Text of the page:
Their children included J.R, ( who became a ginner at Hutto); J. E., Jr.. a Williamson County farmer: W. T.; C. W.; R. B.; H. E.; Ellen (Mrs. J. S. Monday); Nettie (Mrs. J. A. Blanton), and an infant who died soon after birth. J. E. Hutto died in 1914 and is buried in the Oakwood Cemetery, Block 4, Lot 55, in Waco. (P. O. Box 6202, Waco 76706) This information about the burial was furnished by D. Whaley of Waco.

Earliest town records for the City of Hutto were dated 1876 of tract conveyed by J. E. Hutto to the Texas Land Company for the "Railroad Addition" near Hutto Station on the I & G N Railroad Company, the land for which was also conveyed in 1876 shortly before the railroad was built there).

Dedication of highways in the "Town of Hutto" is recorded in a Dedication Deed filed Jan. 17, 1890.

The earliest plat records were not filed until some years later.

The growing community in 1911 agreed to petition to be incorporated, and thereupon drew up a map of the city to accompany the deed of dedication.

Hutto Post Office opened June 27, 1877, with Hutto as postmaster. His successors were as follows,

  • John A. Blanton, appointed July 23, 1879
  • Thomas M. Metcalfe, appointed December 20, 1883
  • William H. McCormick, appointed May 1, 1890
  • Victor M. McCormick, April 25, 1891
  • Thomas H. Flinn, May 16, 1893
  • Joseph B. Ross, June 19, 1897
  • J. R. Davis, July 30, 1909
  • Little Wilson, December 12, 1911
  • Willis D. Holman, January 15, 1916
  • John C. Ray, July 1, 1924
  • Ward O. Miller, September 1, 1933
  • Walter L. Bergstrom, January 16, 1934
  • Oscar Humphrey, April 12, 1938
  • Carl Stern, October 15, 1952
  • Hugh S. Davenport, June 30, 1953

Hutto was incorporated in 1911.

In 1877, a depot was built at what was first referred to as "Hutto Station," although the "Station", was apparently dropped with¬in a short time.

The same year, 1877, Sam Monday ran a general store for a Mr. Loyd, and other businesses opening soon after were the Hudson & Blanton Store, D. C. Davi's Store, Robinson's Store, and a lumber yard owned by W. H. Farley, Sr., who was also the railroad agent. Loyd's store was built to the south railroad, and the original town developed nearby. In 1886, the store was destroyed by a storm and never rebuilt. Soon after, the section north of the railroad began to develop and remained in the place known as Hutto downtown today. Sam Monday ran the first saloon in town and a Mr. Scott a later one. Dr. J. C. Flinn, the first doctor in town, came in 1882. Other early doctors included Dr. R. H. Eanes, who moved from Hutto to Rice's Crossing within a few years, and Dr. J. W. Percy. A son of the first Dr. Flinn, Dr. Joseph F. Flinn, moved to Hutto after complet¬ing medical school and practiced beginning in 1904.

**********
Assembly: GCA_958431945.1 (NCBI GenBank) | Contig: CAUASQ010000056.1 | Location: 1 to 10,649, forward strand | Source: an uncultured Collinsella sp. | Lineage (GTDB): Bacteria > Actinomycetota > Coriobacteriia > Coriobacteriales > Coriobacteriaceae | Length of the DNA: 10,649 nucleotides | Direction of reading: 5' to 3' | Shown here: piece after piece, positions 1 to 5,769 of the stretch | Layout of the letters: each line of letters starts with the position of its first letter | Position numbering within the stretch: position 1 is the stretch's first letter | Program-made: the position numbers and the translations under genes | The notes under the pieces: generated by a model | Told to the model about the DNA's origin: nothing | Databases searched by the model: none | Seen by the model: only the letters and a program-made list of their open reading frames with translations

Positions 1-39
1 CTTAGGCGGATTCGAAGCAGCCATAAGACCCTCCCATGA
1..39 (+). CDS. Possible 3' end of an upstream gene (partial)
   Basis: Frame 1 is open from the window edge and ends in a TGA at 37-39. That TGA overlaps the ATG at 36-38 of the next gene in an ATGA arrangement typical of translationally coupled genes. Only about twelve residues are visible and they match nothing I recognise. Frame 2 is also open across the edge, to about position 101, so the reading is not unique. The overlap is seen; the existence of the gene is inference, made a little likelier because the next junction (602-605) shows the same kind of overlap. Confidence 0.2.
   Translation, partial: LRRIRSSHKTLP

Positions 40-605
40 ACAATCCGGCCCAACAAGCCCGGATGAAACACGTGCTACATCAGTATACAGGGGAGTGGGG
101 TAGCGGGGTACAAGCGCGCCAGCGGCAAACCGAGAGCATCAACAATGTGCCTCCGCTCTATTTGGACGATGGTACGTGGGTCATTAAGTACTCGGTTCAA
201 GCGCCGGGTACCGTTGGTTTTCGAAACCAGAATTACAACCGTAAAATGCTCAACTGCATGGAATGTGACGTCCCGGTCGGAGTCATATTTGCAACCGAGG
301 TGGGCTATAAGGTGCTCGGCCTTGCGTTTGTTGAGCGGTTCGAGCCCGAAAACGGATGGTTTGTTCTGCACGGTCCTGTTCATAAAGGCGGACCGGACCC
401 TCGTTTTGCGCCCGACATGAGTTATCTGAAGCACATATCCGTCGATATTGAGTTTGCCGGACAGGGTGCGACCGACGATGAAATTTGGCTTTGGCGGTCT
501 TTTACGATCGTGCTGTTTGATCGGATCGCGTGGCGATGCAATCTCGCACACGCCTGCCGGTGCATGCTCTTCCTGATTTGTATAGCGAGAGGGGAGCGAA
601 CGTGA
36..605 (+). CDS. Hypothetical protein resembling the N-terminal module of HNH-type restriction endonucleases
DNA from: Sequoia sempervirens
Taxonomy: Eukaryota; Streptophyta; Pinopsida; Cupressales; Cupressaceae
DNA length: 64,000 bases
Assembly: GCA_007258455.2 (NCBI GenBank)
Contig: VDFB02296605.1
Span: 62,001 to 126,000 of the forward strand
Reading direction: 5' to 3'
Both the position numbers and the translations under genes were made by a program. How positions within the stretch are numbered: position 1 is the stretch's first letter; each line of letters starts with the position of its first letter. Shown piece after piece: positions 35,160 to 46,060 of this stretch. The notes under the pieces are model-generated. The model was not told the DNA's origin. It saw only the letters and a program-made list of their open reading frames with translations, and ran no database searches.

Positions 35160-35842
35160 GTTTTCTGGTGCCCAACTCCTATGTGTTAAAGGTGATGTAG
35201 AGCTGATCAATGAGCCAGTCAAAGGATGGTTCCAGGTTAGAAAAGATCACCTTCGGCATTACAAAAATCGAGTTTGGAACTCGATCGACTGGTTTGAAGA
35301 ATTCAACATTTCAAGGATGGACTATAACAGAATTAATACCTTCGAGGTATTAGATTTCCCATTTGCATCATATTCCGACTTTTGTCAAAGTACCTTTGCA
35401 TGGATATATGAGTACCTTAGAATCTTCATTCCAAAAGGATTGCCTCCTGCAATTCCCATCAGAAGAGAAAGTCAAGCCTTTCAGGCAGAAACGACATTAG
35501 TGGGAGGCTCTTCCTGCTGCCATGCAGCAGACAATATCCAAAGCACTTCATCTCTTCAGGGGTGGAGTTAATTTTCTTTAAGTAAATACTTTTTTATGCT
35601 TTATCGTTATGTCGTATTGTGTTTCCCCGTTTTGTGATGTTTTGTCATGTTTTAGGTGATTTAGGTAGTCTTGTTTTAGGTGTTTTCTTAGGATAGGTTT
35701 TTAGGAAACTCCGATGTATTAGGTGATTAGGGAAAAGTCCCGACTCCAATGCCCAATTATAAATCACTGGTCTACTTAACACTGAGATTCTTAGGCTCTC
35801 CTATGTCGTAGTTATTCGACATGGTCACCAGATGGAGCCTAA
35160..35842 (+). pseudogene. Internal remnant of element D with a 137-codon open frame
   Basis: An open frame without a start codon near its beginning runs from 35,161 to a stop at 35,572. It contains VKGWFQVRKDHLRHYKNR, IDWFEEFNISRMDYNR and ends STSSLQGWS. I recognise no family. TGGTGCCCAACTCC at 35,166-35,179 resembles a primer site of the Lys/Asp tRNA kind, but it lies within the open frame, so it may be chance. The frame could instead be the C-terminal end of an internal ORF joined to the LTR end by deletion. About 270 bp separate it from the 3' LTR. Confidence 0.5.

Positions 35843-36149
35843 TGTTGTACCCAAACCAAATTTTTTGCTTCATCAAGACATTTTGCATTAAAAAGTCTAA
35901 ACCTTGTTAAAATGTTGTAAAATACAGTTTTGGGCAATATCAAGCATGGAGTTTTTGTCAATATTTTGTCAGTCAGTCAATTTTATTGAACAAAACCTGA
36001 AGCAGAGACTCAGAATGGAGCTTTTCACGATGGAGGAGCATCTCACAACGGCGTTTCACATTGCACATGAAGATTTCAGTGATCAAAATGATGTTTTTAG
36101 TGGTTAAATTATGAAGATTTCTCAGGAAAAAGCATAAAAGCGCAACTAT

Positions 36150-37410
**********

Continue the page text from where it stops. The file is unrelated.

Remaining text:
Carl "Cap" Hansen and his family from Denmark settled near Hutto in 1886, where Mr. Hansen built a blacksmith shop. He also served as the local dentist. Soren L. Christensen, another black¬smith, came there in 1900, operating his business until 1961, when he was in his eighties.

Small rural schools in the areas near Hutto (may have) continued to serve Hutto proper for a number of years after the railroad was built. Those within a few miles included Frame Switch, Gower, Monadale, Yakey, Shiloh, Burnap, and Stony Point. The first mention of a Hutto School appears to be 1882. The Whittle & Harrel School, which existed in 1892, is believed to have been at or near Hutto.

A Lutheran Church program history of Hutto relates, "The first school building was destroyed by storm in 1886. • • and a new school was built which served until 1917, when a two-story building was erected." At least, from available records, we can conclude that a school was built between 1877 and 1882 at Hutto.

Like the area schools, there were also churches near the new and rapidly growing Hutto, and services were held at these established places for a time. These included the small church at Shiloh and the Palm Valley Lutheran Church, which many of the Swedish families attended. The farmlands around Hutto were heavily settled by Swedish immigrants. The Hutto Baptist Church was organized in 1882 in the one-room school building, which stood south of the railroad. The Baptists built their own church in 1883, but it was completely demolished by a storm on June 19, 1886. Another was erected on the same lot. It was again wrecked by storms the summer of 1895, rebuilt and used until 1921 when another storm damaged it. A new church was erected in 1922 on the present site.

For a time, since this congregation had the only Hutto church, union services were held there, as well as special denomin¬ational services. Hutto Lutheran Church was organized June 25, 1892, and within a few months had built its own structure. A small tornado leveled it on July 21, 1894, but it was rebuilt and served until 1900 when it was sold and a larger church built at its present location.